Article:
Issue in Shata (composed by On Point)
Whether the defendant, a foreign national, should be permitted to withdraw his guilty plea because his trial counsel failed to provide him with “complete and accurate” information about the deportation consequences of pleading guilty?
So what is “complete and accurate information?” Shata was very concerned about being deported, but apparently his trial lawyer did not realize that the crime he was pleading to would result in mandatory deportation. In fact, he didn’t research the issue. Instead, he consulted with other lawyers and then advised Shata that there was a “strong chance” that pleading guilty would result in deportation. A majority of the court of appeals held that this advice did not satisfy Padilla v. Kentucky, 559 U.S. 356 (2010). The dissent said it was close enough. See our prior post here.
Issues in Ortiz-Mondragon (composed by On Point)
1. Padilla holds that when the immigration consequences of conviction are “clear,” or “succinct and straightforward,” counsel’s obligation to give specific advice regarding those consequences is “equally clear.” What does it mean for a consequence to be clear or succinct, and what research is counsel expected to do to determine whether a case calls for specific or more general advice?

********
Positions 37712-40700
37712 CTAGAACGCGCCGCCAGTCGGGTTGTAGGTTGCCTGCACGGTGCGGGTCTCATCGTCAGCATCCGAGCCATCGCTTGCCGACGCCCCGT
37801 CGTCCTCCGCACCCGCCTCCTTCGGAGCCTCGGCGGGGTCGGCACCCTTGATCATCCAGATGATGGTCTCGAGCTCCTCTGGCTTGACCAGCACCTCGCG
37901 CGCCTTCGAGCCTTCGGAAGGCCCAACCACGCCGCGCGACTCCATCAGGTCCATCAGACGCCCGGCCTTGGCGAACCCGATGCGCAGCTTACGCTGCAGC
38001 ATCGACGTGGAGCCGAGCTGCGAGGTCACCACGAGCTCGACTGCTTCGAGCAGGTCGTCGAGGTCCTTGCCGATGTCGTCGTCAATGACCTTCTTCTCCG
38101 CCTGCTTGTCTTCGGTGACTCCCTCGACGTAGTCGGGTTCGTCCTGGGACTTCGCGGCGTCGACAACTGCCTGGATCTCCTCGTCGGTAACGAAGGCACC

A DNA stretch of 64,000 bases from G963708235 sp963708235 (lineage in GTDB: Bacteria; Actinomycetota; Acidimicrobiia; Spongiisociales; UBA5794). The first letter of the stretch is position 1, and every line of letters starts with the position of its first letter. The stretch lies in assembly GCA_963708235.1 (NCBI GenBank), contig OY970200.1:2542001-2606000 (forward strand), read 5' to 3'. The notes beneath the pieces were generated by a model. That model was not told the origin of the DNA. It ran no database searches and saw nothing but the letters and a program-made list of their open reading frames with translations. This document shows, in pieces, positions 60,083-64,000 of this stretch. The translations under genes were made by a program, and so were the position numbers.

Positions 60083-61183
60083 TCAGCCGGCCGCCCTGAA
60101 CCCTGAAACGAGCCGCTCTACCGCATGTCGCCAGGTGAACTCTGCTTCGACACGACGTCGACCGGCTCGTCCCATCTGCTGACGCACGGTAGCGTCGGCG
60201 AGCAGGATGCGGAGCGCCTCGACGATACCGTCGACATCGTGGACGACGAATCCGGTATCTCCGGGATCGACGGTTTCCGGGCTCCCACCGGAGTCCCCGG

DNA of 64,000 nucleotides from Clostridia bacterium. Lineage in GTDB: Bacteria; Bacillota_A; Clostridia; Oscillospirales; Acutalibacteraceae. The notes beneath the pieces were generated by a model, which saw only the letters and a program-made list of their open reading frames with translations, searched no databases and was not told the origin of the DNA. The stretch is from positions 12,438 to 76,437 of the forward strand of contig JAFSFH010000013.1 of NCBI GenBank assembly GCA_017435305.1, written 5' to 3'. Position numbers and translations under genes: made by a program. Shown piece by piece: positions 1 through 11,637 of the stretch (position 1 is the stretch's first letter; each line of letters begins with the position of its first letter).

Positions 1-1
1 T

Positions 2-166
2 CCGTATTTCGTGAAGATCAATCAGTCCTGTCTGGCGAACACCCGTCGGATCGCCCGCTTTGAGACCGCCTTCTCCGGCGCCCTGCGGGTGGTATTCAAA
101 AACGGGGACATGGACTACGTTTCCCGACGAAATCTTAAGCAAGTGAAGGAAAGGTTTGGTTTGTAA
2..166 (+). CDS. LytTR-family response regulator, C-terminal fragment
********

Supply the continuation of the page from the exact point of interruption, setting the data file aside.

Ortiz-Mondragon argues that he pled guilty to a “crime involving moral turpitude,” which would result in mandatory deportation. The court of appeals held that trial counsel did not have to specifically advise him of this fact because the law governing “crimes of moral turpitude” is not clear, succinct or straightforward. Attorneys, it explained, can’t be expected to research federal court and Board of Immigration decisions to determine which crimes might fall into this classification. See prior post here.
2. Does a signed plea questionnaire provide sufficient proof that counsel adequately advised a defendant of the immigration consequences of pleading guilty?